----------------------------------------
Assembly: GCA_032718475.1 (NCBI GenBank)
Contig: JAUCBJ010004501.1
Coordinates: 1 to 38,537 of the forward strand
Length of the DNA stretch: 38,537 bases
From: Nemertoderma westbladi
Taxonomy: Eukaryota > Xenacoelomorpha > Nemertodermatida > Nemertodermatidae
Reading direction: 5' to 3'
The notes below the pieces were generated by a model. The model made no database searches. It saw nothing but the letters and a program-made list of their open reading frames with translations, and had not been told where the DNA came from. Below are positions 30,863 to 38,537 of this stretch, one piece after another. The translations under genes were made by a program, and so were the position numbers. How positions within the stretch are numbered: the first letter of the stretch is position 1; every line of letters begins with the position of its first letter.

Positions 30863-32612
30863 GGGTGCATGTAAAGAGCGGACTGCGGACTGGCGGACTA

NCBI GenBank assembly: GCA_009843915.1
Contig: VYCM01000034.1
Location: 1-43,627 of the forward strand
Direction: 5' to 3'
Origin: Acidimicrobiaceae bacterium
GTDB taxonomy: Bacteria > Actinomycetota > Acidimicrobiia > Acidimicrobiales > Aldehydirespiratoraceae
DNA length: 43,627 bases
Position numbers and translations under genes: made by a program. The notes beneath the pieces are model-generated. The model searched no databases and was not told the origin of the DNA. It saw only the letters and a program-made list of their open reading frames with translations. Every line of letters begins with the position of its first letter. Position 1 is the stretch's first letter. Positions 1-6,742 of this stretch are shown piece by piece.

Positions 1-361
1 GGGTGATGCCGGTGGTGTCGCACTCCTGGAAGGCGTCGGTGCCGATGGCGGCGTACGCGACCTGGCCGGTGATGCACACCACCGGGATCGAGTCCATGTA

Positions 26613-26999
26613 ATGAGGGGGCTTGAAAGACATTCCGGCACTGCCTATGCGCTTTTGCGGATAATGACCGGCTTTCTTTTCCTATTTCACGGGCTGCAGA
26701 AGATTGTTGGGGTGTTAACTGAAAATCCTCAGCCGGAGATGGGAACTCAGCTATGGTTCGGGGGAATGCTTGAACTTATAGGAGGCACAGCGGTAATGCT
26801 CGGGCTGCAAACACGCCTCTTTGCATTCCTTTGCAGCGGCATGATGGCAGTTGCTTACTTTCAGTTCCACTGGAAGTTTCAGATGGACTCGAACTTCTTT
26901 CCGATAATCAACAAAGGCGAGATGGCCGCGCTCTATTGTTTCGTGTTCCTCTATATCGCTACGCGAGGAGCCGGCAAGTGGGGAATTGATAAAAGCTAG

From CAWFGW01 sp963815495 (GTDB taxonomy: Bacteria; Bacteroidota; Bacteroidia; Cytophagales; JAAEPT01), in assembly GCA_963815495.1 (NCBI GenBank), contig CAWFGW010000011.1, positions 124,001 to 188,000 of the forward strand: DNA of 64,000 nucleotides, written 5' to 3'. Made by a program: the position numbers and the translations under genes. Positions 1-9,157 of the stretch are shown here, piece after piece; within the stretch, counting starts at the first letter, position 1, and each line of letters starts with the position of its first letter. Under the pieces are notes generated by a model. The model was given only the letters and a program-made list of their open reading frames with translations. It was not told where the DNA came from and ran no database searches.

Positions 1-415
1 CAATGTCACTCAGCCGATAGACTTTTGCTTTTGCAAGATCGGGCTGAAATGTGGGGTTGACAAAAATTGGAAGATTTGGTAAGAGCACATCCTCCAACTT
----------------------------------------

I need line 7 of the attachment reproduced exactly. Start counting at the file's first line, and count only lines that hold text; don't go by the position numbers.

Reading direction: 5' to 3'